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What We Loved This Week, Jan. 31 – Feb. 6

Vintage celebrity selfies, opulent wigs made of paper, the most astounding eyes in all of nature, the world’s most ingeniously bizarre ads, and cool photos of ’60s mods.

Kennedy Selfie

From left: Ethel, Jacqueline, and John F. Kennedy. Image Source: Vintage Everyday

Celebrity Selfies Taken Long Before The Word Was Even Invented

Astronauts Selfie

Apollo astronauts, early 1970s. Image Source: Vintage Everyday

Sure, the word “selfie” is only about 15 years old, and mobile phones with cameras are only about the same age. But, if you think we haven’t been taking self-portraits for far, far longer than that, you’re dead wrong. And by “we,” I also mean the rich, famous, and powerful. Sure, rock stars and politicians of decades past couldn’t share their selfies on Instagram or Facebook, but that doesn’t mean, with a little digging, you can’t find some truly iconic, vintage self-portraits. See more at Vintage Everyday.

Stevie Nicks Selfie

Stevie Nicks. Image Source: Vintage Everyday

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Video Of The Day: Alice Cooper Is Actually A Born-Again Christian

The raven-haired rocker turns 68 today, and while, over the years, his work may have cemented his popular associations with deviancy and the macabre, Alice Cooper — née Vincent Damon Furnier — is in fact a devout Christian.

While a successful music career took the “School’s Out” singer away from his Christian roots (and introduced him to alcoholism) at first, it eventually brought him back to his faith. “When you get out there and realize you’ve had every car, every house, and all that, you realize that that’s not the answer,” Cooper said in an interview last year with The Harvest, a Christian evangelical program (see above). “There’s a big nothing out there at the end of that.”

“So, materialism doesn’t mean anything. A lot of people say that there’s a big God-sized hole in your heart. And when that’s filled, you’re really satisfied, and that’s where I am right now.”

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11-Year-Old Afghan Police Commander Killed By Taliban

Wasil Ahmad

Image Source: Javid Faisal/Facebook

This Monday, gunmen on motorbikes killed 11-year-old Afghan police commander Wasil Ahmad in Tarin Kowt, Afghanistan. That same day, the Taliban took credit for his death.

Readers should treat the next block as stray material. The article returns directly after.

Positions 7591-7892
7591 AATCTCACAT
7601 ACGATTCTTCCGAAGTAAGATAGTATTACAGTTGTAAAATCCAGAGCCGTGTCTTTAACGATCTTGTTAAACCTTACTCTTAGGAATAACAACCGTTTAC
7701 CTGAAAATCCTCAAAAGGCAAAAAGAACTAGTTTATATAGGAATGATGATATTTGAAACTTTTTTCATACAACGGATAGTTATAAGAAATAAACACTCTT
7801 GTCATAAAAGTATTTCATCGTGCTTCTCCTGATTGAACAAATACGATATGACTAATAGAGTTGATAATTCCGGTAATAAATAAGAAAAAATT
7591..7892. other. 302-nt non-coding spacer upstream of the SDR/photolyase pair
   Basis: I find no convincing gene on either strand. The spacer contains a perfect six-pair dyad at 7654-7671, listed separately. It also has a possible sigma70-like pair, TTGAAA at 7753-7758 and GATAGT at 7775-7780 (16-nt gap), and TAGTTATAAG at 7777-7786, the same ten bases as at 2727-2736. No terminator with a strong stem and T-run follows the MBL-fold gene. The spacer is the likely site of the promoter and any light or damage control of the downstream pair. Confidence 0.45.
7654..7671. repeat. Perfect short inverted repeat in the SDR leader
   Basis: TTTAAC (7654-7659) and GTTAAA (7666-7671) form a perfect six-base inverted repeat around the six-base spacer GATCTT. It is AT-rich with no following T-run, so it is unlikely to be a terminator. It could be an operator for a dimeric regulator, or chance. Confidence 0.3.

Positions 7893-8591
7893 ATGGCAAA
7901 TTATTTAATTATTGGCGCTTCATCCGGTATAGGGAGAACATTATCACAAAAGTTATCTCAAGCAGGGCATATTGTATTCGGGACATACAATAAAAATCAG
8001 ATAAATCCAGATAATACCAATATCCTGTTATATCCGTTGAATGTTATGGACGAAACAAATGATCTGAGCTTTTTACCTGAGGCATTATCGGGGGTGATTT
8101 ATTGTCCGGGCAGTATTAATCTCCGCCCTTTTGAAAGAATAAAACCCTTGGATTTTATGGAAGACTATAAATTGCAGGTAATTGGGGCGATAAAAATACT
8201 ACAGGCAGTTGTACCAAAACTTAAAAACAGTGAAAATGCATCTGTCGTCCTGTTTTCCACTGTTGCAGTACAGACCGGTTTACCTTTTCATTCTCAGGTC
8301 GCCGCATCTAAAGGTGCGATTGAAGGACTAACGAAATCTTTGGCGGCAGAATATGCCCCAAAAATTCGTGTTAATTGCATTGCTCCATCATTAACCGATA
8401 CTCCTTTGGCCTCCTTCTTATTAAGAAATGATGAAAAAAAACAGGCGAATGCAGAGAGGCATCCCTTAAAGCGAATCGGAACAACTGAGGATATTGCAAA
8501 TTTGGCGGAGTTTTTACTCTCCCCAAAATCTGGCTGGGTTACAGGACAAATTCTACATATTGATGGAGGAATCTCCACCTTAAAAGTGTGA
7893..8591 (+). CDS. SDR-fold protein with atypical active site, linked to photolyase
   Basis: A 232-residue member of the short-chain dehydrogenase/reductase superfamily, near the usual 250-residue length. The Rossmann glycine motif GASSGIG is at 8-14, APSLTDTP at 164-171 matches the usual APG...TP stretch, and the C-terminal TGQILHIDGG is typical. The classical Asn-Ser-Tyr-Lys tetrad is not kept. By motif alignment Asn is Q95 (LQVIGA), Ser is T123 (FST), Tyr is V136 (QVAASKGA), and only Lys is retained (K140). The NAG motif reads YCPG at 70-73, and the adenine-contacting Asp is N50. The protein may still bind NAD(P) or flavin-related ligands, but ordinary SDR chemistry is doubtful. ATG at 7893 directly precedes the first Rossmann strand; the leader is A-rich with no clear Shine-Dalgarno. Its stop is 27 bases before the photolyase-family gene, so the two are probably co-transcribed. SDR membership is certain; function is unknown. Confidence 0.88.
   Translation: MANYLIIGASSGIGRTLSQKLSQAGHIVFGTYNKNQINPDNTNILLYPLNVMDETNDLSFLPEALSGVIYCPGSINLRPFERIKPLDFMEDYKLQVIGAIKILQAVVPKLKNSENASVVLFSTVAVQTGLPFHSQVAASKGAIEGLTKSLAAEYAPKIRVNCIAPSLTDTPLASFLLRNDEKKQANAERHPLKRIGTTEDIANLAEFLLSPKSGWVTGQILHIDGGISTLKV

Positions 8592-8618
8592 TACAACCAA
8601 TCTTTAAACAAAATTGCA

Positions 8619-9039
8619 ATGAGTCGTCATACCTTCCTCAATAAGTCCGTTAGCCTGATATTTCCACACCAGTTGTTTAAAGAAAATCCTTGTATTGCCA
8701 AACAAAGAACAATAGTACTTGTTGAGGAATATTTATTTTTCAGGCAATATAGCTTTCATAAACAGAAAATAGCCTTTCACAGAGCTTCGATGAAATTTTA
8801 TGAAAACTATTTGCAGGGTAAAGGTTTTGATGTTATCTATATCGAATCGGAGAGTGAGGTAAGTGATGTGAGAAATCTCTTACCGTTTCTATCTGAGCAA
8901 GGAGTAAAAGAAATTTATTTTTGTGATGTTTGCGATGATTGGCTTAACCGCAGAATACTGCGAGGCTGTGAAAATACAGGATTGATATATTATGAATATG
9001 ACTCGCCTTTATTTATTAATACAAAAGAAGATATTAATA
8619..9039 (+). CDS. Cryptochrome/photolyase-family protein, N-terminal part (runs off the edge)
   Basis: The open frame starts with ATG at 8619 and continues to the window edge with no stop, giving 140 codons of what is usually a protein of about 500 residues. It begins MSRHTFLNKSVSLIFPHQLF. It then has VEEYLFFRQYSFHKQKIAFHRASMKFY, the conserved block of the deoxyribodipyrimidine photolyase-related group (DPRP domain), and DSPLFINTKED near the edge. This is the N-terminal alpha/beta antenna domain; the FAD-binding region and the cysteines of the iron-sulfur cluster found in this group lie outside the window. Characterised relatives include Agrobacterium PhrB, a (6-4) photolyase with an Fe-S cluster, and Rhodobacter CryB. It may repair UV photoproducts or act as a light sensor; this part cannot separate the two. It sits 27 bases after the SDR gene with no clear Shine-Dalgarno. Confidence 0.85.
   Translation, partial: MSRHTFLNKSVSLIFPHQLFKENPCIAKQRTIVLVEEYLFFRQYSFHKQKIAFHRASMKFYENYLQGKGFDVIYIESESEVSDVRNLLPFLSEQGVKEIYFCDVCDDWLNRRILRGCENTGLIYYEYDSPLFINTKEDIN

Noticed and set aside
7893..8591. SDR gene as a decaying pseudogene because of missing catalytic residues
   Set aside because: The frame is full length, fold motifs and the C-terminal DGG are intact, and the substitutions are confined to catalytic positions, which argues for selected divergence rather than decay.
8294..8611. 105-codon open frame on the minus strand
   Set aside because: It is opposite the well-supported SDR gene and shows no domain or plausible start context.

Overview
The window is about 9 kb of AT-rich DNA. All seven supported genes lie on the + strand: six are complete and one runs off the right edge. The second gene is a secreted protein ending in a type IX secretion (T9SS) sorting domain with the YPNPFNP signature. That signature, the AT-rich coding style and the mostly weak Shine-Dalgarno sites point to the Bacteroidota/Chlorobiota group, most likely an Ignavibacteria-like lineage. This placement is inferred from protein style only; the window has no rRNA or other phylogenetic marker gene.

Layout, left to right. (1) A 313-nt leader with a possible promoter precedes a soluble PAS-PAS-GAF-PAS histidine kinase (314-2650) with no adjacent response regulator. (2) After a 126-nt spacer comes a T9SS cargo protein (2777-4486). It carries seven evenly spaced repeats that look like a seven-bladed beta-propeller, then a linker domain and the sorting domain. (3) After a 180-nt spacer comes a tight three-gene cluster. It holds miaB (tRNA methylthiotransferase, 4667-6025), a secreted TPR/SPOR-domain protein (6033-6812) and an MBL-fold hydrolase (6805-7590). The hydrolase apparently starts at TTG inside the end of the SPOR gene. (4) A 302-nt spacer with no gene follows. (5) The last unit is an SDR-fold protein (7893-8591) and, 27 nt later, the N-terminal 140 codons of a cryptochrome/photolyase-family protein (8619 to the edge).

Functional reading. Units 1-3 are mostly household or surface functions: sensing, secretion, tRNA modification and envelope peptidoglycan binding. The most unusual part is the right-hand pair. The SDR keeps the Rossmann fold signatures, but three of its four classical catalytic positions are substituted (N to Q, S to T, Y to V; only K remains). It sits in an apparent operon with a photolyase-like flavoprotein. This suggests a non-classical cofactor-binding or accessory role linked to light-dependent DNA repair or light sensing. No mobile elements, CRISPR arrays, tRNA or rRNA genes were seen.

Only recently had Ahmad returned to civilian life after spending much of last year fighting Taliban forces. Ahmad was trained in rockets, machine guns, and mortars, and even took command of a group of men after his uncle, the previous commander, was injured.

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Six Supposed Carcinogens That Are Actually Perfectly Safe

For decades, we’ve lived in fear of these six supposed carcinogens. But the facts behind these cancer myths reveal why none of them will actually harm us, and how these crazy claims first got started.

Cancer Headlines Media Coverage

Image Sources (clockwise from top left): Complex, CNN, Liver Cancer Prognosis, Tech Times

Even today, many of the most basic facts about cancer — 8 million people will die this year, $47 trillion worth of economic burden will be placed on world economies over the next two decades in an effort to fight back — are utterly devastating. As important as it is to accept and deal with facts like these, there are far too many other things that go underreported.

On the one hand, there’s the good news. For example, according to the National Cancer Institute’s Annual Report to the Nation on the Status of Cancer, 1975-2011, cancer mortality rates have been dropping steadily since the early 1990s. Cancer incidence rates have been decreasing among men for over a decade and been decreasing among children since the 1970s (rates among women have remained stable). Furthermore, recent studies have found that up to 70% of cancers are preventable.

On the other hand, there are many prevalent cancer myths — the scary news that doesn’t actually have any basis in fact. And this is the news we truly need to be aware of, and stop spreading. You’ve surely heard that the following six things will give you cancer, but, rest assured, according to the National Cancer Institute, they won’t:

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